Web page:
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Your Photocopier and Indoor Air Quality

Posted in Air Quality, on September 20, 2017

If you work in an office, it’s likely you have a photocopier somewhere nearby. Ubiquitous in the modern office, this machine can be your best tool when getting your work done - when it’s working that is. Most now also function as fax machine, scanners, and staplers, but they can also be a significant source of indoor air quality pollution in your home or workplace. As indoor air quality becomes a more mainstream concern, don’t forget the indoor air quality of your office is just as important at home - after all, if you’re spending 8 hours a day there, making sure that you have high indoor air quality could have a huge impact on your short and long-term health.

Indoor air quality can affect your health in a number of ways, but your eyes, nose, and lungs are most frequently affected. Airborne pollutants in your indoor air quality can cause lung inflammation or aggravate lung conditions, and cause you to experience itchy, watery eyes or a congested nose. Coughing, sneezing, and even fatigue and dizziness are also common symptoms of poor indoor air quality. If you experience any of these symptoms only when you’re at work, it could be something in the office causing you distress.

The photocopier, as an essential amenity in the office, is often placed centrally, where it can be easily accessed by the most people at once, or tucked away in a small room where the noise and disruption it can cause are minimized. Despite its usefulness, the photocopier is also a source of indoor air quality pollution, emitting toner particles, toxic gasses such as ozone, nitrogen dioxide, and other VOCs, and even radiation and low frequency electromagnetic fields.

Toner particles and other fine particulate matter in your indoor air quality can cause lung irritation, and while not found to be carcinogenic, rats exposed to high doses of toner have displayed a greater frequency of lung tumours. Gasses such as ozone can worsen bronchitis, asthma, and other lung conditions. Keeping these indoor air quality contaminants out of your office environment may be tough - until technology improves so much that paper is never needed, you’ll still find photocopiers hanging around.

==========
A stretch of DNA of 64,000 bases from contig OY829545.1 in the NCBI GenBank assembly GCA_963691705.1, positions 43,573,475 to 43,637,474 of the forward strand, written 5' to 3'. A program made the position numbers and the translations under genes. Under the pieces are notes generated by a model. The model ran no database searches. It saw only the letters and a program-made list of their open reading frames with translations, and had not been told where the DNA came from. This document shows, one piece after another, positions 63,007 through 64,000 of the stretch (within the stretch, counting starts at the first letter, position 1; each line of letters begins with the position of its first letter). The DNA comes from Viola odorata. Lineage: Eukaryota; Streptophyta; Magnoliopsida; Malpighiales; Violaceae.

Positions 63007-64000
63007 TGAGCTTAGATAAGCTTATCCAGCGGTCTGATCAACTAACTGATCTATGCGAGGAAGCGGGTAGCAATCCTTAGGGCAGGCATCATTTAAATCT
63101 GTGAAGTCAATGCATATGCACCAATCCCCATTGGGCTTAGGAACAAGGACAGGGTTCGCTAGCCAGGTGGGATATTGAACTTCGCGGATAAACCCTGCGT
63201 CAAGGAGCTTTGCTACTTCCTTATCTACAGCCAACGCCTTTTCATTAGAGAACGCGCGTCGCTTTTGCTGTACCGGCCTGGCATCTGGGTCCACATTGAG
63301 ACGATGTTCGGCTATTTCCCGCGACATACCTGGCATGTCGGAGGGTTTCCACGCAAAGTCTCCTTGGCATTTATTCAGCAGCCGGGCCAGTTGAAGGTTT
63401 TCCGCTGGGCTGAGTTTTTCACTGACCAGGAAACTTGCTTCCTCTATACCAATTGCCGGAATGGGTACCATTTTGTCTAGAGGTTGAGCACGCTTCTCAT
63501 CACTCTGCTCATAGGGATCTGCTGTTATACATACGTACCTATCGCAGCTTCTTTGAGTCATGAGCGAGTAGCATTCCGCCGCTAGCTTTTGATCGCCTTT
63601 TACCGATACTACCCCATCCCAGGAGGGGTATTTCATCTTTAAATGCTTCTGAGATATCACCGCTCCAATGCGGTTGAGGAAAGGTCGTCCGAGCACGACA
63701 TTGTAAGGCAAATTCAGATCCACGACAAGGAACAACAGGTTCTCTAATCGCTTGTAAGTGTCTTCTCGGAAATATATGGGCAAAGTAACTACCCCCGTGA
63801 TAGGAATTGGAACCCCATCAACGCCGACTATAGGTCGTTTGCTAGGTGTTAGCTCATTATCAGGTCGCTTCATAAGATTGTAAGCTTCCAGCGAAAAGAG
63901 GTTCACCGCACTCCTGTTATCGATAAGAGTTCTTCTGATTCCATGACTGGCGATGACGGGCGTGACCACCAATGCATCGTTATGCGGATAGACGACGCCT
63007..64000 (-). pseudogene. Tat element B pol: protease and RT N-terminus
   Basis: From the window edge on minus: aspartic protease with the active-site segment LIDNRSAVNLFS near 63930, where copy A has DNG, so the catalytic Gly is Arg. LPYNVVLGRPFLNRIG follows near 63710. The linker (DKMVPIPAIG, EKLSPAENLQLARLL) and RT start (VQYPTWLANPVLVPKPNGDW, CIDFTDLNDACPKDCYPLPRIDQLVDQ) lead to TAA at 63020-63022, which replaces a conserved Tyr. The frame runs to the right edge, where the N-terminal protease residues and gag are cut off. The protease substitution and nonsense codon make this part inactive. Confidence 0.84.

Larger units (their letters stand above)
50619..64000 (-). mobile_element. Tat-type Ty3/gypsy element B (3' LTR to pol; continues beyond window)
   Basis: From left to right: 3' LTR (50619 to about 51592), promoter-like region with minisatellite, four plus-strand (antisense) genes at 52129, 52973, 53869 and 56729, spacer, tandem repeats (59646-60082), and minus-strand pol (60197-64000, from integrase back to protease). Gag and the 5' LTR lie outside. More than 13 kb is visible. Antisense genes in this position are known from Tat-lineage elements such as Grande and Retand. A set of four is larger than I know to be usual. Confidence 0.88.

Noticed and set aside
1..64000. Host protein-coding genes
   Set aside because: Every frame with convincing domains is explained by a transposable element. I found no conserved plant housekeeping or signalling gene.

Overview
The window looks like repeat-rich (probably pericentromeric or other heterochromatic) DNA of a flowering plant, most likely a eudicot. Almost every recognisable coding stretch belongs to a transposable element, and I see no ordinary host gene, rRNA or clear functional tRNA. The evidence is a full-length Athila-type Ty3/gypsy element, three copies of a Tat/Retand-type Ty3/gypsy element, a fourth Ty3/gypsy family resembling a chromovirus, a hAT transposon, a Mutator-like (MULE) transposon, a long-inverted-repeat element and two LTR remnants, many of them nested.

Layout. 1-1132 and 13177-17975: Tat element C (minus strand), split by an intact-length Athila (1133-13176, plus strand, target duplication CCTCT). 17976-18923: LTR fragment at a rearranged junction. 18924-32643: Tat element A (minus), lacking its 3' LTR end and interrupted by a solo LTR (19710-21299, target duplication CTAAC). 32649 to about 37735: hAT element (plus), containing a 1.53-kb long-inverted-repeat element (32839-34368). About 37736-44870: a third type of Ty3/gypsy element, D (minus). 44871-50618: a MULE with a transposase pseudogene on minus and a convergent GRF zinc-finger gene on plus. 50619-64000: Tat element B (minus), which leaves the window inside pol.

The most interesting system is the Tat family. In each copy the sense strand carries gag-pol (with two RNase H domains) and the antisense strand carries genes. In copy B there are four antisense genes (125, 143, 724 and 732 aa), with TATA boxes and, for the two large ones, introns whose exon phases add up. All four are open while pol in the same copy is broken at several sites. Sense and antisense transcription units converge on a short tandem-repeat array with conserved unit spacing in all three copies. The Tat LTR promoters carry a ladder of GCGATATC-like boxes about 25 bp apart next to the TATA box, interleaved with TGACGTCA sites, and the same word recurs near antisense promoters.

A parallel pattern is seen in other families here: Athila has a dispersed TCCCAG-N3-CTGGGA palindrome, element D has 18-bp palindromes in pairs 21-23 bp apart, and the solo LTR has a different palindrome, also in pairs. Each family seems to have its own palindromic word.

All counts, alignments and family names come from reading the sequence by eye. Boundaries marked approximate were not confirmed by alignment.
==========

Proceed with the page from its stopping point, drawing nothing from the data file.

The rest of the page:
But the good news is that your office indoor air quality can be easily improved by making sure your photocopier is placed right and that it is in good repair. If your photocopier is in the main office, placing it near an air vent will help improve your indoor air quality by providing fresh air to help keep pollutants from sticking around. In a small room, making sure the ventilation is adequate and not blocked by debris or dust will go a long way to improving the indoor air quality in the room.

As you can tell, ventilation is the key word when making sure your photocopier isn’t harming your office indoor air quality - beyond office machinery, good ventilation will help keep the frequency of cold and flu viruses taking out half the office down and also improve efficiency and working hours. Frequent air changes and a good air filtration system also go a long way in improving indoor air quality in an office.

If you have any questions about improving the indoor air quality in your office, or how your photocopier might be affecting you, please give SafeAir a call at 416-414-5690, and we’d be happy to discuss with you your indoor air quality needs.

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